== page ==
As others have pointed out, many go into construction because other jobs are leaving. I mean, what’s left here really? My job is technically in Toronto (or anywhere else really), I work from home and in six years here I was not able to land a gig in town, no problem doing remote stuff in the States and the rest of Canada though. Seriously contemplating a move back east if for no other reason than to get away from all this RE talk and navel gazing that’s a trademark of Vancouver.

  13. By the way, does anyone else see the stupidity embodied in the remark?
    “We can easily see that this industry is a massive contributor to British Columbia’s well-being and future success, as well as a huge indicator of the province’s economic climate”

    Future success? Whitemarsh must be joking if he is not a complete fool. Who does this guy think he is kidding anyway? His comment is akin to an apple farmer bragging about the incredible crop his trees produced.

    “Yup, it’s our best year ever. Just lookie see those big fat apples. Course there was so many and they wuz so fat that the branches broke before we could harvest….but boy wuz that a great crop. Too bad we lost it all…….had to cut down the ruined trees too”‘

  14. The article is arguing that we should all realize on which side our bread is buttered, and that we should defend and promote the homebuilding industry.
    It also appears to anticipate a time when the homebuilding industry may need active support. (“Let’s try to remember” to defend the housebuilding industry.)

    The market will play out pretty much without regard to the wishes of the various participants.

    • Agreed. I think I am bothered by what I see as misplaced pride. The good news that the home building industry is experiencing is really a bad news story for the province and city as it is symptomatic of the euphoria of the market.

  15. Anybody out there with the data, ability, motivation and time to calculate the projected effects of a housing market pull-back on the BC economy?

  16. Apologies if the answer to this question is obvious, but according to the table on the screen shot shown, construction jobs as a share of total employement has always (well, since 1975 anyway) been higher in Canada than the US. Why would this be?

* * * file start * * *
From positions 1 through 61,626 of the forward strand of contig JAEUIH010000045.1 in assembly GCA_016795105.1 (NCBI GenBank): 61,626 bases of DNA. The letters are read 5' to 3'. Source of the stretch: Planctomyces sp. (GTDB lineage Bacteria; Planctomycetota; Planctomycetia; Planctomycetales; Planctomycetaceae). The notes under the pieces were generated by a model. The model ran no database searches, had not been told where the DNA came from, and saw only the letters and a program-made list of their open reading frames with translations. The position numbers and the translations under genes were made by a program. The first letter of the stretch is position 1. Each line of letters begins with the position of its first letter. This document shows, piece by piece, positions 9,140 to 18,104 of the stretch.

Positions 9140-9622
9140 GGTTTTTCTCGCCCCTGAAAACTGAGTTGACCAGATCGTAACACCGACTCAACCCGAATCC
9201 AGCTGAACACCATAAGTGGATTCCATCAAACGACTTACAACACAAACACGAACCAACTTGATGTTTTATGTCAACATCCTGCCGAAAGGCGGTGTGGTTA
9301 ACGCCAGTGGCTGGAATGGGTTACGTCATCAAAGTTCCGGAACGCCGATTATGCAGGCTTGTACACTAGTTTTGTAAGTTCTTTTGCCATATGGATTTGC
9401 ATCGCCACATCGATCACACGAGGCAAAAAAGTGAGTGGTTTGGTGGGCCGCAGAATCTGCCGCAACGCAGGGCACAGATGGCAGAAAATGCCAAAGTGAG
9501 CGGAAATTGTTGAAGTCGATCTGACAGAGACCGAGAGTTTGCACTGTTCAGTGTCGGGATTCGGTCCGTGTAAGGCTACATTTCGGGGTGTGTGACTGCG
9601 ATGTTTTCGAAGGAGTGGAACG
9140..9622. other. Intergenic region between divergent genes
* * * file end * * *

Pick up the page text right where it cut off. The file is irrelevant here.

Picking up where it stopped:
17. Total construction employment in Spain peaked at 12%. BC is 9% for residential only? Wow.

    http://en.wikipedia.org/wiki/Economy_of_Spain

  18. From rp1′s link re BC employment above:


    Construction has become the largest employer in the goods sector.
    Data Source: Statistics Canada

    Q: Can you identify the year in which our speculative mania in housing took off?

    • I would love to hear Whitemarsh’s answer to the question “Let x be the percentage of employment is in residential construction. What value of x is undesirably large?”

    • Yeah, great link RP1. So our economy is less dependent on natural resources and less dependent on goods production — we admit this AND brag about it? And in the same breath we admit that we’re majority dependent on construction? We are so screwed.

  19. How about the negative influence on the current economy this disproportional growth in the construction industy and housing prices is currently having even before the big burst? The work force being drawn from the other industries, the cost of construction increase for the provincial and municipal projects when the money budgeted for the schools and hospitals construction are now only bying a parking lot for them? When the overspending for the housing restricts the consumtion of the other goods and services? When the brain drain increases as the high cost of living and housing inaffordability drives away the smartest, most educated and healthiest? Less kids born as their parents can not afford the SFH for them? Empty houses on an empty streets. Skewed economy…

  20. I mean they claim that their growth is a blessing, but it might be a curse instead until the bigger picture is evaluated.

    • In the old days they called these kind of good news stories Trojan Horses. They look all good and nice at first and then out pop the bad guys who pillage and wreck your town.

      So while labour and unions are cheering (Horay we are winning!) there is a very nasty surprise in store for them and long lines in the EI office. I wish I could say this particular event is part of the normal business cycle but nothing could be further from the truth.

      There is a GD disaster coming for British Columbia.